Carbon, Nitrogen And Phosphorus Stoichiometry Of A Mixotrophic Protist
Lukomski, Natalie C.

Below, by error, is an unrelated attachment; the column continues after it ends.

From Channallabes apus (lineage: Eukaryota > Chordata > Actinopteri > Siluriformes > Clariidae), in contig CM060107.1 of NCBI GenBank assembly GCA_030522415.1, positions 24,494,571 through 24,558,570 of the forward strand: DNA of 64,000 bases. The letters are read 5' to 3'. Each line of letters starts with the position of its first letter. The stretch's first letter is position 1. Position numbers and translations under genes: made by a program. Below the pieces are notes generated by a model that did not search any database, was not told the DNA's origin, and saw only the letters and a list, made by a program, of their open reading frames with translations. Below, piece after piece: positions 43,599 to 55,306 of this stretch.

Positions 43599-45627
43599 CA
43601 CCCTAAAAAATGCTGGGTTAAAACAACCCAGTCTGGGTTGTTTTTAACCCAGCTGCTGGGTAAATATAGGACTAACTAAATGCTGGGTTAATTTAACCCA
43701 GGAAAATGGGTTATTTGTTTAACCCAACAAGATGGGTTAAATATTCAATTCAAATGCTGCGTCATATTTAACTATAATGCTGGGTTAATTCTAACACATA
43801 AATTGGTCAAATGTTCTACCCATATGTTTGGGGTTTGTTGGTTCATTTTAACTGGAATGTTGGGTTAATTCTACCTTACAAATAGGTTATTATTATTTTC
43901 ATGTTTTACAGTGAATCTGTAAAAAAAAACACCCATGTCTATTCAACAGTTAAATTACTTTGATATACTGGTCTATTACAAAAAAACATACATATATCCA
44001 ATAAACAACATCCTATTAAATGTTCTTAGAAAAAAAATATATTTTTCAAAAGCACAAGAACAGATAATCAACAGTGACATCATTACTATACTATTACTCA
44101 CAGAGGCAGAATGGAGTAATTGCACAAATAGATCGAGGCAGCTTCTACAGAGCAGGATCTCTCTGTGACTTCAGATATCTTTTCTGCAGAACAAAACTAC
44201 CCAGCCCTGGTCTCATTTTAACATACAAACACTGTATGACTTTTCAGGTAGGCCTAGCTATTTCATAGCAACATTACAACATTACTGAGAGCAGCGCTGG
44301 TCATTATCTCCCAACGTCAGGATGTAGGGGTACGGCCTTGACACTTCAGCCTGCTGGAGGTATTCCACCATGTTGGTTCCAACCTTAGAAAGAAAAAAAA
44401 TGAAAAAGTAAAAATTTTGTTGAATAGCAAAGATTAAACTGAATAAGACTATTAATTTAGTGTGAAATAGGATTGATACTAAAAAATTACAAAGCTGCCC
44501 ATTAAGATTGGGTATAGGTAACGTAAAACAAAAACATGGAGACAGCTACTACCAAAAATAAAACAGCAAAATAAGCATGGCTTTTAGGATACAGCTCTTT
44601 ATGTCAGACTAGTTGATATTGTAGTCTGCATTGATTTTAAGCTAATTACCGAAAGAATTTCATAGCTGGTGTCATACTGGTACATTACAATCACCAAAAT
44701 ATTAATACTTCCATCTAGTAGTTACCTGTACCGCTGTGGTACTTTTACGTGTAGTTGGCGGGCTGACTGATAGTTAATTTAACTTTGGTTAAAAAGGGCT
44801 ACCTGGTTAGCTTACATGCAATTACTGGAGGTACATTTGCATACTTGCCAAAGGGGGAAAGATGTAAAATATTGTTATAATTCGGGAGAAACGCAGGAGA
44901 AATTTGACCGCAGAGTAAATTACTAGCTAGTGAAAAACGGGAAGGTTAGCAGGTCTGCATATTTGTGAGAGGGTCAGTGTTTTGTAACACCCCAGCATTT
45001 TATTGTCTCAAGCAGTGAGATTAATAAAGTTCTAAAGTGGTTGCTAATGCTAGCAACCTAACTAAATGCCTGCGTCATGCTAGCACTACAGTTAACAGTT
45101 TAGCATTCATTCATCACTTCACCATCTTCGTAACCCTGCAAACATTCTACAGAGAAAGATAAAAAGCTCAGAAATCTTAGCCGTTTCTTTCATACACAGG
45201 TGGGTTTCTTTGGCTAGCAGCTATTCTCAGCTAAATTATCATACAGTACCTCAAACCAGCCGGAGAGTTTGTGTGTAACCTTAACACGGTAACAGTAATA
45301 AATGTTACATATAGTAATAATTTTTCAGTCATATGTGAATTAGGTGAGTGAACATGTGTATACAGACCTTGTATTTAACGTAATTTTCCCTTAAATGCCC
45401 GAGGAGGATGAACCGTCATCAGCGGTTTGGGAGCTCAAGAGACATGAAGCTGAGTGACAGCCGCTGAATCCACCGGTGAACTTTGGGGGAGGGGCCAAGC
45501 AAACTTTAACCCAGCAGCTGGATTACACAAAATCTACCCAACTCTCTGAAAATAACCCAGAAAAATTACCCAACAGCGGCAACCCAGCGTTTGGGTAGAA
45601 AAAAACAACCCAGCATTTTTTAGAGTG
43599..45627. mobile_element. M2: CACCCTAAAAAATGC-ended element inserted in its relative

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The microbial loop is one of two major pathways in aquatic systems in which nutrient and energy flow from dissolved nutrients to higher trophic levels. Protozoan-bacteria predator-prey relationships lie at the base of this food web. It is through this interaction that dissolved nutrients sequestered in the bacterial biomass become available to higher trophic levels. Heterotrophic nanoflagellates are the main consumers of bacteria in aquatic systems (Porter et al.1985). Consequently, limitation of dissolved nutrients in the bacterial biomass could effect protozoan stoichiometry and the amounts of excreted waste products. These excreted waste products are a valuable resource to bacteria; therefore protists play a critical role not only in the transfer of nutrients and energy to higher trophic level but also in nutrient resource regeneration. In this work, we explored how bacteria prey (Pseudomonas fluorescens) grown in four different nutrient conditions (Balanced, C-Limited, N-Limited and P-Limited media) effected growth dynamics, nutrient quotas (concentrations of particulate: carbon, nitrogen, and phosphorous) and consequently nutrient recycling when fed to a protozoan predator (Ochromonas danica). Protozoan nutrient quotas are difficult to determine due to the presence of undigested bacteria in protozoan food vacuoles. Knowledge of the bacterial carbon, nitrogen and phosphorus quotas are required to distinguish undigested bacterial biomass from protozoan biomass. Filtration methods were used to separate the protozoan predator from their bacterial prey population to acquire more accurate quota measures. By doing so, four analytical methods were used to calculate the protozoan quotas. Each method revealed a similar tend in that Ochromonas contained the highest element quotas when feeding on P-Limited bacteria, and the lowest element quotas when feeding on C-Limited bacteria. Element ratios based on nutrient concentrations revealed that predator element ratios varied as a linear function of prey element ratios. Estimates of nutrient recycling were based on protozoan and bacterial nutrient quotas and dissolved nutrient measurements. Nitrogen and phosphorus recycling by the flagellate was greatest when feeding on C-Limited bacteria.